Thursday, Jan. 24, 2002
BEIJING (AP-CP) -- A Canadian follower of Falun Gong was expelled from China on Thursday after being detained for protesting on Tiananmen Square in Beijing against the country's ban on the spiritual group, a Canadian diplomat said.
Connie Chipkar, 61, of Mississauga, Ont., left aboard a British Airways flight for London, said Charles Reeves, spokesman for the Canadian Embassy.
Chipkar, a former teacher from Welland, Ont., was detained Wednesday after she sang and held out her arms on Tiananmen Square. She was wearing a sash that read "Falun Gong" and "SOS."
The protest lasted only a few minutes before she was quietly led away.
The square is the symbolic political heart of China and the site of frequent protests by Falun Gong supporters. Chipkar's son, Joel, took part in a demonstration there in November by 35 western followers of the group. He filmed the arrest of Zenon Dolnyckyj, 23, of Toronto, and the others. They were also expelled.
Even before he was contacted Wednesday by federal officials, Joel suspected his mother had been arrested when she failed to call as scheduled Tuesday evening.
"There are very few who do it and walk away," he said in Canada.
He said his mother arrived in China on Tuesday with the goal of telling Chinese citizens that their government was lying to them about the spiritual movement that is practised around the world.Chipkar was held overnight at a Beijing hotel but wasn't arrested, Reeves said. He said Chinese officials described her expulsion by saying they had "shortened her stay."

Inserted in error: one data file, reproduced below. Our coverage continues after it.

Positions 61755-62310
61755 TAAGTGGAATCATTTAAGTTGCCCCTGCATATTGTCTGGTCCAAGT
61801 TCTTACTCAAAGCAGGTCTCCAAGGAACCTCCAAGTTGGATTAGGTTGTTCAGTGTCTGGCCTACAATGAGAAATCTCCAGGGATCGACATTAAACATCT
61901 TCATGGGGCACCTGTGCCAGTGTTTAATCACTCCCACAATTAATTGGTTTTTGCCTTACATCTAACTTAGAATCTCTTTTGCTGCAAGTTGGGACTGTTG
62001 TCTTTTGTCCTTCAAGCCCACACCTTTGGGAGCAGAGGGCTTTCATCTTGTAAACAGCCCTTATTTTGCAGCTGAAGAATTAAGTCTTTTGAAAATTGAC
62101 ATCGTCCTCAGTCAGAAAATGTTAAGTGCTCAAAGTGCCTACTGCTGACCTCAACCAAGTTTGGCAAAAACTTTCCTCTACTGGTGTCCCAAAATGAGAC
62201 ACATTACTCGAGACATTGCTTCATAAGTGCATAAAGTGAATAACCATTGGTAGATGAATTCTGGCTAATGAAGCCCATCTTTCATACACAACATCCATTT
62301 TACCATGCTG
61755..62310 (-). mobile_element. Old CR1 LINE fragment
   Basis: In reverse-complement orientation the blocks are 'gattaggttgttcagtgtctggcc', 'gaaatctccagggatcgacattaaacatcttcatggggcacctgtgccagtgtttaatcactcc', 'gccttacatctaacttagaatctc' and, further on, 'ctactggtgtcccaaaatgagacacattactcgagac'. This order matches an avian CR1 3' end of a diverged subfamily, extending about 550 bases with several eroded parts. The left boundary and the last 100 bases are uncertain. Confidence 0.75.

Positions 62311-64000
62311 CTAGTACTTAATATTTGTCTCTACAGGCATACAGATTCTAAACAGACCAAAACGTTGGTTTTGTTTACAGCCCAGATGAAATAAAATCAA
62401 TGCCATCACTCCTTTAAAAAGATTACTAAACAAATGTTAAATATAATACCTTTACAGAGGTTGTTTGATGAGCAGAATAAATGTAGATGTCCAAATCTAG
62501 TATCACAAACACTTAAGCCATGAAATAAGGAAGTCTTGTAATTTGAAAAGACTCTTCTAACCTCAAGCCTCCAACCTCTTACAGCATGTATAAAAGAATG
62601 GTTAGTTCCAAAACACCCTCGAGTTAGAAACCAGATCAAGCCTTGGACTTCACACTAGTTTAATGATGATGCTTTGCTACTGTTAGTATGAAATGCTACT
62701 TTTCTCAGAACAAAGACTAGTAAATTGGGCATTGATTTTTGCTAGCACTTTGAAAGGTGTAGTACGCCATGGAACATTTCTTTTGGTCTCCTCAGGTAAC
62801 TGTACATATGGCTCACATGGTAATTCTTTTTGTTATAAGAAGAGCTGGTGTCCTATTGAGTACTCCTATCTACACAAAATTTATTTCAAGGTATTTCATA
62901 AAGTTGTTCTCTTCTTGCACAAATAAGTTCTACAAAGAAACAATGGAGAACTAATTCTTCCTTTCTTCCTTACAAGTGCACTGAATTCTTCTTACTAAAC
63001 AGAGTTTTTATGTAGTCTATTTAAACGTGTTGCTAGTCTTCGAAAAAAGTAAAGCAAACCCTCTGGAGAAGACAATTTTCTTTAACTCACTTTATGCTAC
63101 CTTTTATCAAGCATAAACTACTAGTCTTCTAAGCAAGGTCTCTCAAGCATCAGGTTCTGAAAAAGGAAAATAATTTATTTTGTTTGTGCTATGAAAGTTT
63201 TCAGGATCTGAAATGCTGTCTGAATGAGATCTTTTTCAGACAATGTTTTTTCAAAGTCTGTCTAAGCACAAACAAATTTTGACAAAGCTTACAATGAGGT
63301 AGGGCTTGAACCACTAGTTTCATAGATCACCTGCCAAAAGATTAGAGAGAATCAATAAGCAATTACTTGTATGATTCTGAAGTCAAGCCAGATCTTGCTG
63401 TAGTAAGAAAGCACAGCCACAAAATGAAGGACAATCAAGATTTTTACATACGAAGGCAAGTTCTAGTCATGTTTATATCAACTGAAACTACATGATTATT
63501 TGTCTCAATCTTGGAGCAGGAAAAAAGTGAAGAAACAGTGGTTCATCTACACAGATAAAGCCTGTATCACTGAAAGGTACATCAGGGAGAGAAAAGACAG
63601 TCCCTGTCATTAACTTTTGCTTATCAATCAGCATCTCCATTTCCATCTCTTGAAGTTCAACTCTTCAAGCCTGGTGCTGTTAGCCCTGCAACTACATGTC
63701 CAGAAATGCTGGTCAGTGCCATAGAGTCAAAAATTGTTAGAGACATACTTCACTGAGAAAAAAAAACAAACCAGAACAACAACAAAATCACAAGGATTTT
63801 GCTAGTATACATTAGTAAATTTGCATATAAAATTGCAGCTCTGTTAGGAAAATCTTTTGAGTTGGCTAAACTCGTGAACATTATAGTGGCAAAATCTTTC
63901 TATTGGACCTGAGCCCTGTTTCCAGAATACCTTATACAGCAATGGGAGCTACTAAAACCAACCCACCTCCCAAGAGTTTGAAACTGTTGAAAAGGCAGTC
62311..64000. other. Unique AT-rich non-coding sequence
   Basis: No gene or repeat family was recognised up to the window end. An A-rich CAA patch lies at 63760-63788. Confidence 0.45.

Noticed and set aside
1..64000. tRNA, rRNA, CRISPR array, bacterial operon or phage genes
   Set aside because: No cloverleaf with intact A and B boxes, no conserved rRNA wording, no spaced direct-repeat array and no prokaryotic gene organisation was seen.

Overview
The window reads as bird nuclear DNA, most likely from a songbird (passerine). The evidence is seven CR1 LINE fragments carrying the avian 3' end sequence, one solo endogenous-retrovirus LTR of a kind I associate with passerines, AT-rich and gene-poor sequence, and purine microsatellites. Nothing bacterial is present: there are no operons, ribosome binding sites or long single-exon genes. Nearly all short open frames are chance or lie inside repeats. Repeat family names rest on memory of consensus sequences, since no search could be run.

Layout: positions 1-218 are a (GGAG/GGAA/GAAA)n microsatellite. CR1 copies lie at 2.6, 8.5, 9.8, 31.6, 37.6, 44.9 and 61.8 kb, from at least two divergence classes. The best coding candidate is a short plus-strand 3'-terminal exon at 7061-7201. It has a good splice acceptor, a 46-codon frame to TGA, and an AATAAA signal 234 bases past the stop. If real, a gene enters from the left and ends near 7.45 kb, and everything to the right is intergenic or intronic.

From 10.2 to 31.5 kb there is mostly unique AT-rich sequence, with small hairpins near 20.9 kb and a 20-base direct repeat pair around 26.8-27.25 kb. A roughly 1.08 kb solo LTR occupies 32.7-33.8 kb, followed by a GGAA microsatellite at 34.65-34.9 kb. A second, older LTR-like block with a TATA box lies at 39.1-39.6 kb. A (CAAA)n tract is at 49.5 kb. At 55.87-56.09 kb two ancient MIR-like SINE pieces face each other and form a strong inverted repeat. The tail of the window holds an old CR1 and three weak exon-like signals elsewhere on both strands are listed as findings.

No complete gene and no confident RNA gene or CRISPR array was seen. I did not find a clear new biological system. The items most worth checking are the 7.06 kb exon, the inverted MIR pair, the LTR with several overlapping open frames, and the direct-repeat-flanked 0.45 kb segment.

Police have detained thousands of Chinese followers of Falun Gong during protests on Tiananmen Square against the ban, often beating and kicking them.
Falun Gong accuses Chinese authorities of torturing and mistreating detainees. It says 350 have been killed, 500 sentenced to prison, more than 1,000 sent to mental hospitals and 20,000 detained in labour camps.
Reeves said he didn't know of any penalty imposed on Connie Chipkar. The westerners expelled after the November demonstration said they had been banned from visiting China for five years.
Chipkar's protest fell on the first anniversary of a group suicide attempt on Tiananmen Square that the government blamed on Falun Gong.
[…]Falun Gong has disputed this version of events, citing evidence from various media outlets that suggests the Chinese government used the incident to demonize Falun Gong.
Chinese authorities have been publicizing the Jan. 23, 2001, event anew this week in a renewed effort to discredit the group.
Most protests against the ban on Falun Gong have been by Chinese members, but there have been scattered protests in recent months by foreign supporters.
Chipkar was the fourth Canadian citizen to be arrested for protests in the Chinese capital. Lin Shenli, a Canadian of Chinese origin, was slated to be released Wednesday from a labour camp after being sentenced in May 2001. Prof. Kulin [Kunlun] Zhang, also a Canadian citizen of Chinese origin, was arrested and sentenced to three years in a labour camp in 1996. He was deported a year ago. Joel Chipkar, also a follower of Falun Gong for the past three years, said that his mother turned to Falun Gong in 1998 after years of depression over the death of another son from leukemia. "When she started to practise Falun Gong, I saw her face just lift and she became very, very peaceful and compassionate," he said.
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